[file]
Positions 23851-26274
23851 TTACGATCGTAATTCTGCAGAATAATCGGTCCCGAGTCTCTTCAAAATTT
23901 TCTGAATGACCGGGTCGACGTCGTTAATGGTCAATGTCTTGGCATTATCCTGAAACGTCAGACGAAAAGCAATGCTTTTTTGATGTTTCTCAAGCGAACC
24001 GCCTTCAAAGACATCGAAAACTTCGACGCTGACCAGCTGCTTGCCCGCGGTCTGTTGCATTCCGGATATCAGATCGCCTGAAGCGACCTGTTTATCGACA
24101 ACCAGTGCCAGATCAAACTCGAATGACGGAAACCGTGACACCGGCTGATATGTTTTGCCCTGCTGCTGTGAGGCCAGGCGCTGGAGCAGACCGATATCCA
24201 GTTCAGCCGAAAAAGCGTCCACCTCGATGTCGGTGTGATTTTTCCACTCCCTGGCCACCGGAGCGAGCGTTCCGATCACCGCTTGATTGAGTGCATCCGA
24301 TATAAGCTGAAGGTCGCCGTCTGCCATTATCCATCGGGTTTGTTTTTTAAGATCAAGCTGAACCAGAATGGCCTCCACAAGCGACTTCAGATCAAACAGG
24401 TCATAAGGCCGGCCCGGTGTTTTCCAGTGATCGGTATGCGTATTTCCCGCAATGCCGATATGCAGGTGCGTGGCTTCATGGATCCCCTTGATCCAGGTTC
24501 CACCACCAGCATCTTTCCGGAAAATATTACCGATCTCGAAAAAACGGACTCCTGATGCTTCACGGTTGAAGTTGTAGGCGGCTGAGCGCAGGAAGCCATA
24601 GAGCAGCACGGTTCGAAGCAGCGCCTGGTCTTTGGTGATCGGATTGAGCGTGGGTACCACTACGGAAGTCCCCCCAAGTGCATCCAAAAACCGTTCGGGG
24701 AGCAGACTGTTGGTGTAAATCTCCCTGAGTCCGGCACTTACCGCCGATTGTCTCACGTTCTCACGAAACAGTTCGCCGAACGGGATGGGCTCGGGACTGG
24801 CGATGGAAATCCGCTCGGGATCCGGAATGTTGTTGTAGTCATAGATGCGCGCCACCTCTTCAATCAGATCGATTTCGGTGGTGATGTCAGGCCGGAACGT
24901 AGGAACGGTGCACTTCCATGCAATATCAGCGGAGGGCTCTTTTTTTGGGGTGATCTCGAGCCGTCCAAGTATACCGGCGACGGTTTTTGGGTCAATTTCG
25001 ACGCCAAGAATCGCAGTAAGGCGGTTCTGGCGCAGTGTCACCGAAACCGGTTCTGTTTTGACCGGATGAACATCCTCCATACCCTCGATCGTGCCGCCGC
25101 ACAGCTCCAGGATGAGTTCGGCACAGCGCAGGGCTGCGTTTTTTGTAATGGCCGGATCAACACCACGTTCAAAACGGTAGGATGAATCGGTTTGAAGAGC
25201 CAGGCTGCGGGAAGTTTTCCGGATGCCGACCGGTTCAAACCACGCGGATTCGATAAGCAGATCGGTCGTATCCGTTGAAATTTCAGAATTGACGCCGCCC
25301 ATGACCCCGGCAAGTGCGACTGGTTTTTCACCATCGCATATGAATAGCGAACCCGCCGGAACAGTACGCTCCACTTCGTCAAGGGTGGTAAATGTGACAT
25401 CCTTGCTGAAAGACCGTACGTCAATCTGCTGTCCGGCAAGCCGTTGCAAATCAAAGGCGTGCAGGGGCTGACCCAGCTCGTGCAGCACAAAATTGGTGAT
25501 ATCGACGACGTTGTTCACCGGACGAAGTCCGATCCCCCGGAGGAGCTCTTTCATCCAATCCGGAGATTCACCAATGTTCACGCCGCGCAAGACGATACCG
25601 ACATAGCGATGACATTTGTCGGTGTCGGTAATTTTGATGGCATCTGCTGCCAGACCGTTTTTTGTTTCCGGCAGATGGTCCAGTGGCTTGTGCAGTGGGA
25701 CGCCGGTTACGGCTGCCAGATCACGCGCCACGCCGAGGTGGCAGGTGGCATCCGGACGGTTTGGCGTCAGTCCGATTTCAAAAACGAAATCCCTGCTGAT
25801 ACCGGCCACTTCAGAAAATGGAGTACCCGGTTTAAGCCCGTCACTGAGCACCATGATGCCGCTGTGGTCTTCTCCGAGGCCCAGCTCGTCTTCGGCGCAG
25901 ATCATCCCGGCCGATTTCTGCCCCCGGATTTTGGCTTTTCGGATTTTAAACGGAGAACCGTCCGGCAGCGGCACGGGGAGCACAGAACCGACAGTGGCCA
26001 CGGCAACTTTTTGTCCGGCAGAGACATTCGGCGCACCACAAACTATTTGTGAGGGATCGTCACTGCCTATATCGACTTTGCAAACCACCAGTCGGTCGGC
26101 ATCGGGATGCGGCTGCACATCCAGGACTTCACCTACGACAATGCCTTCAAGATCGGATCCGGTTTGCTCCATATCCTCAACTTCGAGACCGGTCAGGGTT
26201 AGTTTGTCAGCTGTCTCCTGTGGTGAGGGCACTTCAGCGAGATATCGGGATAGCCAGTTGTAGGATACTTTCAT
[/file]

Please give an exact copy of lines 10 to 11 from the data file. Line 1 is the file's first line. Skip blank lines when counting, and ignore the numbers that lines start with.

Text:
24601 GAGCAGCACGGTTCGAAGCAGCGCCTGGTCTTTGGTGATCGGATTGAGCGTGGGTACCACTACGGAAGTCCCCCCAAGTGCATCCAAAAACCGTTCGGGG
24701 AGCAGACTGTTGGTGTAAATCTCCCTGAGTCCGGCACTTACCGCCGATTGTCTCACGTTCTCACGAAACAGTTCGCCGAACGGGATGGGCTCGGGACTGG